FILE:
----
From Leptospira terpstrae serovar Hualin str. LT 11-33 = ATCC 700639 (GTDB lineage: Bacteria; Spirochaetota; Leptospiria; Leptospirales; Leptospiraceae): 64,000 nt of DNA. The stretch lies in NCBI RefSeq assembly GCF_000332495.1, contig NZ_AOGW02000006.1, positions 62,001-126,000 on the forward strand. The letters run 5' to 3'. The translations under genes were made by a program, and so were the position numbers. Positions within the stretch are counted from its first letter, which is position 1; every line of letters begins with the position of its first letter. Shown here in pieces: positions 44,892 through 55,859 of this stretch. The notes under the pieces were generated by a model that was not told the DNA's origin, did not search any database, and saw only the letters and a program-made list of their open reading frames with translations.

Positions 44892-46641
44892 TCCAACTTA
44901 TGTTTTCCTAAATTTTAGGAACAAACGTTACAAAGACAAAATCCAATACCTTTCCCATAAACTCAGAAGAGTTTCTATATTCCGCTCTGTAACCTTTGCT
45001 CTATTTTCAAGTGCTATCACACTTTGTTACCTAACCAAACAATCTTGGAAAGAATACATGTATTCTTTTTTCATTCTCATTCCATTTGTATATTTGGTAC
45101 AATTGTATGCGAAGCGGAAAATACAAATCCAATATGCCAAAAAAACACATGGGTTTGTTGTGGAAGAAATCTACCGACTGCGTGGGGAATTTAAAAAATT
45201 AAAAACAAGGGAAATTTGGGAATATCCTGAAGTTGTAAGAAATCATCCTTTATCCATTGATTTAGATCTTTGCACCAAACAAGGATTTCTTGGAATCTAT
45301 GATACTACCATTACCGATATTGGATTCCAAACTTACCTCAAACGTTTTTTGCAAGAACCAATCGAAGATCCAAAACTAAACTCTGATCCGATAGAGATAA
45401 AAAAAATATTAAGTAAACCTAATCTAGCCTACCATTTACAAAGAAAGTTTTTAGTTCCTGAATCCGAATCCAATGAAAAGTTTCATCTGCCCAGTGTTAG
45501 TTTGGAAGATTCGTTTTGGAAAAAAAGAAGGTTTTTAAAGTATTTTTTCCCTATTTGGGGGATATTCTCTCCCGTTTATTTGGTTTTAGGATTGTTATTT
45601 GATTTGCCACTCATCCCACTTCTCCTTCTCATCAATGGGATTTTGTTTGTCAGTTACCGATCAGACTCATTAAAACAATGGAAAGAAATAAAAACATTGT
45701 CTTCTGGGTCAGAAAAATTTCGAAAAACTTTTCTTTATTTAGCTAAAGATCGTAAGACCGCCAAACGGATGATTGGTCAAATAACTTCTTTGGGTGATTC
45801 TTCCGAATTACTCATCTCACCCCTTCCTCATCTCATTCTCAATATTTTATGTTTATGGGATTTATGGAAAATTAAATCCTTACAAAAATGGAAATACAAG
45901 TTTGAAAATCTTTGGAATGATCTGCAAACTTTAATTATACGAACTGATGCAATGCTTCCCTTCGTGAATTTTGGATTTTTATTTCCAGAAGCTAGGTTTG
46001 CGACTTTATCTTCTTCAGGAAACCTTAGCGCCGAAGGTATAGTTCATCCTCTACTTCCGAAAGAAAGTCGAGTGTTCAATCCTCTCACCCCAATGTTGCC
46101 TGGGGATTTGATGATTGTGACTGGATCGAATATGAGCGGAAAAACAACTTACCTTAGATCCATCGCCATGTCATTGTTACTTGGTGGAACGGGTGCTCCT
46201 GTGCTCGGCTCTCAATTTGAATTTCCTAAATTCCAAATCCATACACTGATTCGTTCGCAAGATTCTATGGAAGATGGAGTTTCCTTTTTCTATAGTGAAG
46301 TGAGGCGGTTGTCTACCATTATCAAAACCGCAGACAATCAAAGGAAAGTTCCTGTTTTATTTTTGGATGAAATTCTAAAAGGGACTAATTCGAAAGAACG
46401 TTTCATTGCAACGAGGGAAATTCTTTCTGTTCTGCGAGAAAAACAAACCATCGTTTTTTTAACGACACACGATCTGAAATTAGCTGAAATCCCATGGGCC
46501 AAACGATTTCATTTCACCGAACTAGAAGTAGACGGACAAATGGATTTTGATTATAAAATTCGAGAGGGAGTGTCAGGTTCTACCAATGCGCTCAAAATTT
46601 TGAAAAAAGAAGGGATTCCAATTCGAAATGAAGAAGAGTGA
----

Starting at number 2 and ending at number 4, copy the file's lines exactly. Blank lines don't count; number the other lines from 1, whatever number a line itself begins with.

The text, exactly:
Positions 44892-46641
44892 TCCAACTTA
44901 TGTTTTCCTAAATTTTAGGAACAAACGTTACAAAGACAAAATCCAATACCTTTCCCATAAACTCAGAAGAGTTTCTATATTCCGCTCTGTAACCTTTGCT